10 Great Movies Hollywood Wants to Bastardize Into Crappy Sequels

Beware purists: almost every movie you loved in your formative years is being bastardized by that greedy, unimaginative succubus named Hollywood.

Perhaps you were one of the not-so-many who saw Total Recall version deux in the last month, or the 2011 Footloose remake atrocity, or you brought your rugrats to watch the aughts’ Karate Kid. Though I appreciate your contribution to the economy, your hard-earned cash money has positively reinforced the new-ish Hollywood formula: take something old and good, and make it new and bad. Or, alternatively, take something that has nostalgia value for millions and violate it.  Thank you, Colin Farrell and Jessica Biel for battling the post-World War III hellscape so Millennials never have to endure the sci-fi thrillers of yore and their lack of CGI (or Governator). Speaking of dystopia, here are the movies currently being made to break your heart.

1. Robocop. “Your move, creep.” Paul Verhoeven’s catalog is getting ravaged. First Total Recall, now Robocop, and eventually a new and joyless Starship Troopers?!  The reboot of the 1987 film  boasts Gary Oldman, Samuel L. Jackson, Abbie Cornish, and Joel Kinnaman as the resurrected tincan cop himself. Two weeks ago, Deadline broke the story that Michael Keaton had signed on to portray, ominously, “the villain” (?). Mr. Mom may not be the most menacing of actors, but we saw his dark side in Pacific Heights and I trust he can do malevolent with the best of ‘em. The script was leaked last month, and as expected, Robocop’s robot shell will be getting a fabulous upgrade. In one of the possible scripted scenarios, the Detroit cyborg cop takes on Al Queda?! Will the modernized flick still drive Robocop's murderous foes into vats of toxic waste? Here’s the teaser released in July, which features drones and not much else (sometimes I miss the Cold War). Clearly something about the crime-fighting Frankenstein resonates with audiences, because Robocop was followed by two sequels, a TV show, TWO animated programs, and a mini-series. Due out in 2013, assuming director Jose Padilha can get it together.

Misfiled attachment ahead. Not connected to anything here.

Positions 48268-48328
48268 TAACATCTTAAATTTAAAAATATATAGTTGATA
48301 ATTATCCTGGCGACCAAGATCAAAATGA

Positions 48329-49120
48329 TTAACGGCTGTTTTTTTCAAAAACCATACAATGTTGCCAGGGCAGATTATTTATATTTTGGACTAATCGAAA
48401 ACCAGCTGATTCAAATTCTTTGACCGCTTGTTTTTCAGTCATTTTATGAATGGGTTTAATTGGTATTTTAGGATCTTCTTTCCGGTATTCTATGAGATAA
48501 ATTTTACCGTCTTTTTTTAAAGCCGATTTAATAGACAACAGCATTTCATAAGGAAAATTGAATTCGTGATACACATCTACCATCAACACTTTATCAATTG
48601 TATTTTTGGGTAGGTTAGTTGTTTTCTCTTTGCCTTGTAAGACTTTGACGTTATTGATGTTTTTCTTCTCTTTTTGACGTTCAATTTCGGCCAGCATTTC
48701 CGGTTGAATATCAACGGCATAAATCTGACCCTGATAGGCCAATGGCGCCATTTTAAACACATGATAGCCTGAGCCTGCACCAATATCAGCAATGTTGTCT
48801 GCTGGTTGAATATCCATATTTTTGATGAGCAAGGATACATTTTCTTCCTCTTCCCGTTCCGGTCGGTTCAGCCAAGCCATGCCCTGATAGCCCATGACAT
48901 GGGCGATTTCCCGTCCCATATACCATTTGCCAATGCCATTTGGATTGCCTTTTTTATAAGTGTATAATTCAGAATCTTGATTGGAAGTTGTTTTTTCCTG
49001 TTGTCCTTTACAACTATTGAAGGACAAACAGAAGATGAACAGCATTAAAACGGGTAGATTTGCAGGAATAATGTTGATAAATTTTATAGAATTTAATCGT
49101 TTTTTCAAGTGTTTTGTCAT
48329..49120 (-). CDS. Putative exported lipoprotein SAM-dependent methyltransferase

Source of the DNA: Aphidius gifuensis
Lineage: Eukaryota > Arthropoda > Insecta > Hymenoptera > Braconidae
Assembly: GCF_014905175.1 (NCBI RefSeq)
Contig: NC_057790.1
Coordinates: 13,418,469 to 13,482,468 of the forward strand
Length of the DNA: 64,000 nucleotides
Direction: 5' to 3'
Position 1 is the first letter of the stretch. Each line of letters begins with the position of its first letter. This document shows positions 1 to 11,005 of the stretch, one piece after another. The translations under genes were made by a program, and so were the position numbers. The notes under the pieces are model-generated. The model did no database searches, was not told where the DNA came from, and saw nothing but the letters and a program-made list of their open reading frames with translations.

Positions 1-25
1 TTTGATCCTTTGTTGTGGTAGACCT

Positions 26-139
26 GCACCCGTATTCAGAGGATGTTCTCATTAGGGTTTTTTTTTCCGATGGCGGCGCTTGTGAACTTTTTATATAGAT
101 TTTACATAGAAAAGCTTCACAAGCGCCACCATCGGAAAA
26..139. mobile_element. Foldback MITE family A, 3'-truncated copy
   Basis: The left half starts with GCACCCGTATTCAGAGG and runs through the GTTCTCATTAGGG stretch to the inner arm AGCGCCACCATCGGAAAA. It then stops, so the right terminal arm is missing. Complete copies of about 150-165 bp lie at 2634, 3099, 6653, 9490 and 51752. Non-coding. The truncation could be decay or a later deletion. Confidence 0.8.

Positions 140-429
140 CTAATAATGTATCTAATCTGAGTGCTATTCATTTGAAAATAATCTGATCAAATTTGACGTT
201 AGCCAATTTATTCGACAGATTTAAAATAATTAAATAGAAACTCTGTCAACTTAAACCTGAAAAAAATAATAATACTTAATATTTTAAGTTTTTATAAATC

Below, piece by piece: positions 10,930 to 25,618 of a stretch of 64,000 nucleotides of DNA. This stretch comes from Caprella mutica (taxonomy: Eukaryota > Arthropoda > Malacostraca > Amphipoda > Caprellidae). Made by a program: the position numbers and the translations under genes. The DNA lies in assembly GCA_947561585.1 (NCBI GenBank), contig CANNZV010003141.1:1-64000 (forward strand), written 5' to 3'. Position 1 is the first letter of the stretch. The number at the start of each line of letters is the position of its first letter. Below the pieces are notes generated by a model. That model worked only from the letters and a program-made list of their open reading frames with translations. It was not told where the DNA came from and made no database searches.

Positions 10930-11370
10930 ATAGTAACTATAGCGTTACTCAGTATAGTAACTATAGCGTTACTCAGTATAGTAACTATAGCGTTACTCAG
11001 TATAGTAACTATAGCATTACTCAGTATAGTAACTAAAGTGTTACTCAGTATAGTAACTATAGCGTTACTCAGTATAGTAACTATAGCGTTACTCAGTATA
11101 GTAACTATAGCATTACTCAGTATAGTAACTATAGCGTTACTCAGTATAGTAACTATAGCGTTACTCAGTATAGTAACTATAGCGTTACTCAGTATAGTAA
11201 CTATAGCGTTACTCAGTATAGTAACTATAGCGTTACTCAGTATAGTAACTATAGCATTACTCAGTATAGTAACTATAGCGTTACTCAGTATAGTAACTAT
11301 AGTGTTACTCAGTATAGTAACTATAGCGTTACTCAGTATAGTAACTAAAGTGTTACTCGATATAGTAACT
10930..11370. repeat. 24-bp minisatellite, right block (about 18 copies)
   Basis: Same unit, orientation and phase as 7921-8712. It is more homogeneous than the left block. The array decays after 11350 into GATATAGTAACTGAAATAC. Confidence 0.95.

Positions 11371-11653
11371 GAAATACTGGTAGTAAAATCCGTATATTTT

2. Dirty Dancing. Word on the street is that High School Musical director Kenny Ortega (who was the choreographer for the original movie) is set to helm this sacrilegious endeavor, while Glee co-creator Brad Falchuk wields the quill. This already sounds like a corny Disney cabaret, not a film that features a bloody botched abortion and class conflict in 1963. The release has been pushed back to 2014 (reportedly due to casting issues). One such issue may be the enlistment of Glee's Lea Michele in the role of Baby. It’s really hard to imagine Michele could so perfectly portray (as Jennifer Grey did) square Baby’s upper-middle-class awkwardness, or how her own body seems alien to her before Patrick Swayze teaches her to dance the mambo, and later, the mattress mambo. How could the remake do justice to the memorable and wildly popular soundtrack (featuring one of my favorite all-time power ballads)? I’m still getting over crappy Dirty Dancing: Havana Nights, so hopefully the corruption of this classic is pushed back a few more years, or beyond my lifetime, or ideally, forever.

3. Point Break. "They only live to get radical." Like a radical redo of the ultimate extreme sports cinema about bros, surfing bank robbers, and one man’s insatiable hunger for meatball sandwiches? The movie gods have unleashed a 50-Year Storm on my heart. The project was announced a year ago from Alcon Entertainment with little detail, except Kurt Wimmer (who also wrote the Total Recall revision) is penning the new script. The new Point Break will yet again follow an FBI agent as he infiltrates a criminal wolfpack by bro-ing down with them in whatever “extreme sport” is relevant right now. Producer Michael DeLuca hilariously explains that "Point Break wasn’t just a film, it was a Zen meditation on testosterone-fueled action and manhood in the late 20th century and we hope to create the same for the young 21st!" As the criminal racket has yet to be defined in the new action bromance, it doesn’t seem likely anyone will don the masks of former presidents. It’s silly to even call the new “zen meditation” Point Break if there’s no actual surfing involved. Maybe Alcon and DeLuca need to put down the Mountain Dew and think this over. At least I feel assured that they won’t attempt to recapture nazi surf punk Anthony Kiedis’ role (and post-apocalyptic hairstyle) as “Tone."